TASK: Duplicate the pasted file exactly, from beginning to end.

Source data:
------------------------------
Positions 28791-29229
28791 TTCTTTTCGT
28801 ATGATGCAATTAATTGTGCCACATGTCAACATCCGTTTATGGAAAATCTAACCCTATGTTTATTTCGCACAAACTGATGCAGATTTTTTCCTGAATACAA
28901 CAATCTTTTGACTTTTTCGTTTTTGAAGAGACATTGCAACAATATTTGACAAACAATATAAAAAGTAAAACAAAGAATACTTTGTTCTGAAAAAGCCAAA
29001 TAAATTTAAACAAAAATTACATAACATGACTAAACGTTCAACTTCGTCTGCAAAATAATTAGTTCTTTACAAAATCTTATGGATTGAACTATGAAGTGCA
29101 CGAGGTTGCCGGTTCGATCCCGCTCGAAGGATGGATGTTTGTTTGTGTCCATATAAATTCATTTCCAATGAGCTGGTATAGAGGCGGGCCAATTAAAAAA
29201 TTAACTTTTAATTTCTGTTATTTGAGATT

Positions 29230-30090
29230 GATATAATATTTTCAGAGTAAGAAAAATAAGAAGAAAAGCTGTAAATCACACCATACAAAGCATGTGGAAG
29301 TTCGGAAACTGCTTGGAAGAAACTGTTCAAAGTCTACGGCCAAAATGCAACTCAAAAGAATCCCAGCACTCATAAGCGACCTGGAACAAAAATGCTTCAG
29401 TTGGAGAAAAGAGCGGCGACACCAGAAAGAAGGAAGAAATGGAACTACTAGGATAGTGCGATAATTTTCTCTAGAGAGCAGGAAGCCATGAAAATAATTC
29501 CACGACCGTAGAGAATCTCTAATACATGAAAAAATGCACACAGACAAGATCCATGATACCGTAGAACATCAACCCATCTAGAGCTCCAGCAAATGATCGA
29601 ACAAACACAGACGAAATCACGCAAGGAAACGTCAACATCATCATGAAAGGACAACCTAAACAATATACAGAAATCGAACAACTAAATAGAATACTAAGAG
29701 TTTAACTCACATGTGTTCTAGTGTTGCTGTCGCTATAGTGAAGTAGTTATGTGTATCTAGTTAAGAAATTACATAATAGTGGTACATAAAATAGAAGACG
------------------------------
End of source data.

Positions 28791-29229
28791 TTCTTTTCGT
28801 ATGATGCAATTAATTGTGCCACATGTCAACATCCGTTTATGGAAAATCTAACCCTATGTTTATTTCGCACAAACTGATGCAGATTTTTTCCTGAATACAA
28901 CAATCTTTTGACTTTTTCGTTTTTGAAGAGACATTGCAACAATATTTGACAAACAATATAAAAAGTAAAACAAAGAATACTTTGTTCTGAAAAAGCCAAA
29001 TAAATTTAAACAAAAATTACATAACATGACTAAACGTTCAACTTCGTCTGCAAAATAATTAGTTCTTTACAAAATCTTATGGATTGAACTATGAAGTGCA
29101 CGAGGTTGCCGGTTCGATCCCGCTCGAAGGATGGATGTTTGTTTGTGTCCATATAAATTCATTTCCAATGAGCTGGTATAGAGGCGGGCCAATTAAAAAA
29201 TTAACTTTTAATTTCTGTTATTTGAGATT

Positions 29230-30090
29230 GATATAATATTTTCAGAGTAAGAAAAATAAGAAGAAAAGCTGTAAATCACACCATACAAAGCATGTGGAAG
29301 TTCGGAAACTGCTTGGAAGAAACTGTTCAAAGTCTACGGCCAAAATGCAACTCAAAAGAATCCCAGCACTCATAAGCGACCTGGAACAAAAATGCTTCAG
29401 TTGGAGAAAAGAGCGGCGACACCAGAAAGAAGGAAGAAATGGAACTACTAGGATAGTGCGATAATTTTCTCTAGAGAGCAGGAAGCCATGAAAATAATTC
29501 CACGACCGTAGAGAATCTCTAATACATGAAAAAATGCACACAGACAAGATCCATGATACCGTAGAACATCAACCCATCTAGAGCTCCAGCAAATGATCGA
29601 ACAAACACAGACGAAATCACGCAAGGAAACGTCAACATCATCATGAAAGGACAACCTAAACAATATACAGAAATCGAACAACTAAATAGAATACTAAGAG
29701 TTTAACTCACATGTGTTCTAGTGTTGCTGTCGCTATAGTGAAGTAGTTATGTGTATCTAGTTAAGAAATTACATAATAGTGGTACATAAAATAGAAGACG